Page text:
- Structural Elements: The existing foundation and roofline will need to be extended. Assess if your home’s structure can support a bump out or if reinforcements are needed. This is critical for safety and for preventing future issues.
- Blending with Existing Architecture: Match the bump out’s roof shape, materials, windows, and siding to your home. Well-blended additions appear seamless rather than tacked on. An architect can help design cohesive aesthetics.
- Outdoor Space Sacrificed: Bump outs reduce your home’s backyard footprint, so factor this impact into decision-making. However, reclaiming unused concrete or asphalt is one way to offset the loss.
Carefully weighing considerations like costs, construction needs, blending exteriors, and yard space impacted ensures your bump-out addition goes smoothly. For help fitting an expanded kitchen into small kitchen floor plans with dimensions, an architect or designer is invaluable.
Kitchen Bump Out Ideas and Design Tips
There are many design decisions to make the new space functional and beautiful. Here are key ideas and tips:
Bump Out Depth: A depth of 6 to 12 feet is common. Ensure adequate clearance is left for existing doors, windows and pathways on the home’s exterior.
Layout: An L-shaped or U-shaped layout maximizes counters and storage. For smaller bump-outs, a galley style works well. Include zones for prep, cooking, cleaning, and dining.
Islands: Islands are focal points. Opt for a large island with seating, or consider a peninsula attached to walls for a smaller footprint. Ensure proper circulation around islands.
Maximizing Storage: Use every inch with corner cabinets, pull-out shelves, roll-out trays, and full-height pantries. Glass cabinet doors up top keep the space feeling open.
Countertops: Quartz, granite, and solid surfacing provide durability and style. Coordinate with kitchen cabinet colors with dark countertops for an elegant look.
Backsplashes: Protect walls behind counters with materials like tile, glass, and metal. Accent with bold colors or patterns.
Lighting: Use track lighting for task lighting plus pendants over islands. Place windows high to allow cabinetry below.
Ventilation: Proper ventilation is essential. Include exterior venting range hoods and strategically place return air vents.
Planning Your Kitchen Bump Out Project
Careful planning and preparation ensure your kitchen bump-out project goes smoothly from start to finish. Here are the key steps:
- Hire an Architect – An architect can create drawings blending the addition into your existing home’s look. Their expertise helps with layout, required permits, and contractor selection.
- Research Contractors – Thoroughly research potential general contractors. Check reviews and past project examples. Interview at least three before deciding.
- Get Bids – Have pre-qualified contractors provide a detailed bid outlining costs, timeline, materials, and the work involved. Compare bids carefully to choose the best value.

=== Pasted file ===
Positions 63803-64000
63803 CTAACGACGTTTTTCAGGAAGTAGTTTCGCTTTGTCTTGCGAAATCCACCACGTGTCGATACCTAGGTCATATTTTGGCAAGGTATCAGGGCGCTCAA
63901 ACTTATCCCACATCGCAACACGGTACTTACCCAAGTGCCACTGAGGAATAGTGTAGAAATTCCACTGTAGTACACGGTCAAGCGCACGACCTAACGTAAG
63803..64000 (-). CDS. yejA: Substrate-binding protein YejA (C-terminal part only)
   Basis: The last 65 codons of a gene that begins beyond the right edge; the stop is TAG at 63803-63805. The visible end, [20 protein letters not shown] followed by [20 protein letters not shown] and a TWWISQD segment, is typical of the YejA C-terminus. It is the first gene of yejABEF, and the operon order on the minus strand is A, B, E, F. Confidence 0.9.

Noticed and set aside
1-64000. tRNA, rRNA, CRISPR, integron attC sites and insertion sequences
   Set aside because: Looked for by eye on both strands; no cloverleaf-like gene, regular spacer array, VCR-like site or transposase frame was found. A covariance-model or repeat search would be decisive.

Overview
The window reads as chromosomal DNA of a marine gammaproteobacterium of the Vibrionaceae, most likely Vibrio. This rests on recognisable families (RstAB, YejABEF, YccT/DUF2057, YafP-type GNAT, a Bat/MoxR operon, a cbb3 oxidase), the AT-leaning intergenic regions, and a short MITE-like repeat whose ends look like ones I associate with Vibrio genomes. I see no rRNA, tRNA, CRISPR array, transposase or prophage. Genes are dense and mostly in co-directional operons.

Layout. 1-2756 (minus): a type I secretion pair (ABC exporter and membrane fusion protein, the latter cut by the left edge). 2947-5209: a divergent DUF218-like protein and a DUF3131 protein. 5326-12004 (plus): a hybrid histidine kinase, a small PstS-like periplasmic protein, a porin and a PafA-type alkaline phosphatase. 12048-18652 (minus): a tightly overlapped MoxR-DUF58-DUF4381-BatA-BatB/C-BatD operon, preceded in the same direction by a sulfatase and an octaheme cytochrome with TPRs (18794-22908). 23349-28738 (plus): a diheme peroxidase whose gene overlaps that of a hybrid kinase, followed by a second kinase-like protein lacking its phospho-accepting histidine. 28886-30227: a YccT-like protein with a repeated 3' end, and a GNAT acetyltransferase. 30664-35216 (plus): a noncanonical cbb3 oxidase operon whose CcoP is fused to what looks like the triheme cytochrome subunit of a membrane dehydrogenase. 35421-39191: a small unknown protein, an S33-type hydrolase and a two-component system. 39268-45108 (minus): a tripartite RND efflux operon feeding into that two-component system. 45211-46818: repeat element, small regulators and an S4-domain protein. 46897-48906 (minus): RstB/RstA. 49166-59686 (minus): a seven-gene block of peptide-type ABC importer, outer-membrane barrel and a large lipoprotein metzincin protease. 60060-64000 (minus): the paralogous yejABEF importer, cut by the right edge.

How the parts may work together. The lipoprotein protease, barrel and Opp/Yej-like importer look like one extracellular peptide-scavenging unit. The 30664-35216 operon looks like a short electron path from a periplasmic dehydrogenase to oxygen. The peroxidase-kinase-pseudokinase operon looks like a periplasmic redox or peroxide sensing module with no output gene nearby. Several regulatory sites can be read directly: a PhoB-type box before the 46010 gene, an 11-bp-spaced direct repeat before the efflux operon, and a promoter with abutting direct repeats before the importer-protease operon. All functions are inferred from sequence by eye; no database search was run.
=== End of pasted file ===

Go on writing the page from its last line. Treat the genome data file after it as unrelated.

- Create a Timeline – Work with your contractor to develop a project schedule from start to finish. Build contingencies for potential delays like permit approval.
- Budget Accurately – Account for all costs – materials, labor, permits, architect fees, appliances, and contingencies. Avoid mid-project surprises by budgeting 20% extra.
- Finalize Plans – After selecting and contracting your builder, finalize house plans with exact bump-out dimensions, materials, lighting, storage, and finishes.
- Secure Permits – Your contractor will submit final drawings to obtain necessary structural and building permits from local authorities. Start construction once approved.
Remodeling Vs Building a Bump Out Addition
When an existing kitchen is outdated or too small, homeowners must decide between remodeling the current footprint or building a bump-out addition. Here’s an overview of the differences:
Remodeling within the existing space is less expensive but more limited. With creative layouts and cabinetry, counters, and storage can be increased. But the overall footprint remains unchanged. Weight-bearing walls usually cannot be moved. Preserving parts of the kitchen often means a disjointed, pieced-together look. Appliances and fixtures are retrofitted into the old structure.
Building a new bump-out addition offers full design flexibility. The kitchen can be completely reimagined to today’s open-concept standards. Expanding the exterior walls and foundation enables the creation of a seamless, spacious kitchen tailored to a homeowner’s wishlist. Appliances, cabinets, counters, lighting, ventilation, and flooring can be designed holistically rather than shoehorned in.
A bump out does require extending the existing roofline and foundation. The load-bearing walls and structure must properly support the additional weight. Expertise is needed to tie the addition into existing structural elements. The initial demolition and construction are more intensive as well.
Overall, remodeling maximizes an existing kitchen at a lower cost. But bump-out additions enable truly transforming the space. Weigh ROI along with your needs. Well-constructed additions can provide decades of enjoyment while increasing a home’s resale value significantly. Whether remodeling or building new, work with qualified architects and contractors to ensure structural integrity, quality, and living up to your kitchen dreams.